Oh dear. Lol. You’re so the opposite of a criminal.
If you’re friends with a kleptomaniac, it’s best not to ask him to house-sit for you.
I am not really a true-to-the-core criminal, or look like what most would think of when it comes to as a criminal. What I mean by the first part is that I don’t enjoy hurting other people or winning perceived power games against them. I feel like most crime happens because people are in a bad spot financially or they’re into weird power games and would make good CEO’s. I’ve never even stolen during the duration of my adult life. I stole mascara once in middle school and cried for a week. That kind of stuff is too thick for my blood, so to speak.
I am technically a criminal because I violated social and legal constructs. I managed to do it without legal consequences, but the behavior still happened. How I managed to psychologically reconcile myself with what I was doing was due to my belief that a) individuals are sovereign over their bodies, b)illegal is not the same as immoral, c) justified it to myself that I wasn’t selling anything I wouldn’t use myself. At this point, I’m more receptive to the fact that certain behaviors are harmful to society as a whole and lead to chaos in the life of individual.
I’m assuming you’re something close to this yourself. That said, a lot of people in the world aren’t like this, and they don’t come with warning labels, and a lot of them hide really well. When you’re putting another person in a position of trust in your life, you need to know how they’re going to fail you or cause you harm, and if this is something that you can either guard against or bear. Maybe you might decide that this is the kind of person you don’t want in your life, and you need to figure out how to cut ties hard and fast without making a mess.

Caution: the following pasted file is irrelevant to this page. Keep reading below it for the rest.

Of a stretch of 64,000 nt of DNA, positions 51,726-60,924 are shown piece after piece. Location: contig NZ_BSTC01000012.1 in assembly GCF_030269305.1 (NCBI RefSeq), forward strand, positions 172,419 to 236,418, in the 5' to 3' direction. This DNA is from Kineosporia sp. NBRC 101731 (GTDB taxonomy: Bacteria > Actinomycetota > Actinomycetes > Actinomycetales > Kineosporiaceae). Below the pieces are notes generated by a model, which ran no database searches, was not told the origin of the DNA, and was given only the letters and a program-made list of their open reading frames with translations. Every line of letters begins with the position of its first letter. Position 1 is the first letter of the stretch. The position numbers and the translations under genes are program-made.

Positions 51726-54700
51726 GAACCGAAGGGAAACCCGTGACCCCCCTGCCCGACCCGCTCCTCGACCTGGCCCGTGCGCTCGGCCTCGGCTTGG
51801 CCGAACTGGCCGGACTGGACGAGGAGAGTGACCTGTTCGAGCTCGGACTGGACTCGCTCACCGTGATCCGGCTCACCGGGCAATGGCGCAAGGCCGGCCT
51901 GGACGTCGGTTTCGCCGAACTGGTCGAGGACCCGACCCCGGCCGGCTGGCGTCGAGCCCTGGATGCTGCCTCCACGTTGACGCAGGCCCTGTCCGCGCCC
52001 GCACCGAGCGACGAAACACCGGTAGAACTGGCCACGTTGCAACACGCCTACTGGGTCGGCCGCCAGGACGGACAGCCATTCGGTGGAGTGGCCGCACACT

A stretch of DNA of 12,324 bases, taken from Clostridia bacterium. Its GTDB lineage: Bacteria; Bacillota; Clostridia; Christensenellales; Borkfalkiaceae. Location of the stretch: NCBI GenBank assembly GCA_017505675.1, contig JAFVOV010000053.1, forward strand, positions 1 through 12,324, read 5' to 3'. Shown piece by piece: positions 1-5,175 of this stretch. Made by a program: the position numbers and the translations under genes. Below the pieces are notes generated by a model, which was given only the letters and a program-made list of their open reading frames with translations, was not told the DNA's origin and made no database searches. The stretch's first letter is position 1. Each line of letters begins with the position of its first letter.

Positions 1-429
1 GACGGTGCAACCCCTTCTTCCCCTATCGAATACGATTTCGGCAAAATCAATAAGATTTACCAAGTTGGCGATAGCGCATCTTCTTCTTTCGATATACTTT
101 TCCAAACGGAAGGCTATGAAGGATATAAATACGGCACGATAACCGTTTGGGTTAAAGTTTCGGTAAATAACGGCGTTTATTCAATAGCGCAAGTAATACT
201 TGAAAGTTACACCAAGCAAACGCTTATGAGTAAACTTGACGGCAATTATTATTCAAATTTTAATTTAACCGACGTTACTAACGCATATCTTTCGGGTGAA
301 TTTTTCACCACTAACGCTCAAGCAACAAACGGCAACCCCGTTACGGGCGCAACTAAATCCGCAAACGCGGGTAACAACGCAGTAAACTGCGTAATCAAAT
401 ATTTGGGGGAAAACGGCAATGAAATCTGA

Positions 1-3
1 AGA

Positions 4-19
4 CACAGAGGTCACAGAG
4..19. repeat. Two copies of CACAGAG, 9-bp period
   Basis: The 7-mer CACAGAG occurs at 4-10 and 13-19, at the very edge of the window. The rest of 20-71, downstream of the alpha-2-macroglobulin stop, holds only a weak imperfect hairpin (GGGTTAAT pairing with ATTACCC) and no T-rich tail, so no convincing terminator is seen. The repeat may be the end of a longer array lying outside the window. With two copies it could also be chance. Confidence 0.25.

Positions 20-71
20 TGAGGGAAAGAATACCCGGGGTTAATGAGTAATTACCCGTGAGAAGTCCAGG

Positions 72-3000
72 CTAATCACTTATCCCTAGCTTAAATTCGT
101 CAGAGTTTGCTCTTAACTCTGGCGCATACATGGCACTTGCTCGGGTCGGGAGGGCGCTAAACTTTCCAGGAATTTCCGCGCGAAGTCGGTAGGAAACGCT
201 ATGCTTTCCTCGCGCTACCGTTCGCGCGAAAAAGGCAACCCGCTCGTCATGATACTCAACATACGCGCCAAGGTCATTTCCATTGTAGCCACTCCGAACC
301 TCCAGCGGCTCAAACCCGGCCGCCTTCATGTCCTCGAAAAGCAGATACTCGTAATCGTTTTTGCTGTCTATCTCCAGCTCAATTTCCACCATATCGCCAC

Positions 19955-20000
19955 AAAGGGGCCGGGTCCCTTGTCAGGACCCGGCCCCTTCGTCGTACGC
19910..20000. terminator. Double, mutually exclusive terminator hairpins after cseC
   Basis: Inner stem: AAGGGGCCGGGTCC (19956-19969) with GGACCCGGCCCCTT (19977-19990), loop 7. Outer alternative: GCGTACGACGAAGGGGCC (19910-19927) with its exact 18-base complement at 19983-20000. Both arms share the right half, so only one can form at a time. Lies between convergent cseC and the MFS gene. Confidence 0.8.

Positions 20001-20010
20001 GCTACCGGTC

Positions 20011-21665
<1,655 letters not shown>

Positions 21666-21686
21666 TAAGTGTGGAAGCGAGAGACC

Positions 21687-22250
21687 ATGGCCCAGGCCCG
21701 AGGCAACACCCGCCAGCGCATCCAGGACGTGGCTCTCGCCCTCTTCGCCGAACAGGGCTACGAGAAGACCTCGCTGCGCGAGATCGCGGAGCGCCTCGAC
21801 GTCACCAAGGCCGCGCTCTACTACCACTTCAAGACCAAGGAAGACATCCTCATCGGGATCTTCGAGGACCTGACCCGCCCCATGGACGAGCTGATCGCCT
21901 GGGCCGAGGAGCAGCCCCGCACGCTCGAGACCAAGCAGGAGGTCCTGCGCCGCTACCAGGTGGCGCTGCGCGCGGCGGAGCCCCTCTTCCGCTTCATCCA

In the case that you decide to keep this person in your life, don’t put them in a position that tempts them into whatever their problem is, and don’t think because you two are so close that they won’t hurt you. Most of the time they won’t, but it seems to be a rule in my life that when I really need someone to not do something, this is the exact moment they decide to go rogue on me. Watch for that in your own.
There’s no real litmus test for certain behaviors, but I’ve noticed if someone stresses how much they don’t do something, or if you notice their actions not matching up with their words, it’s best to err on the side of pessimism. If you have a friend that hates when people gossip, but tells you every screwed up thing that everyone else in her life is doing, it’s probably less like you’re her best friend, and more like the rest of her friends know every screwed up thing you’ve done since you’ve met her.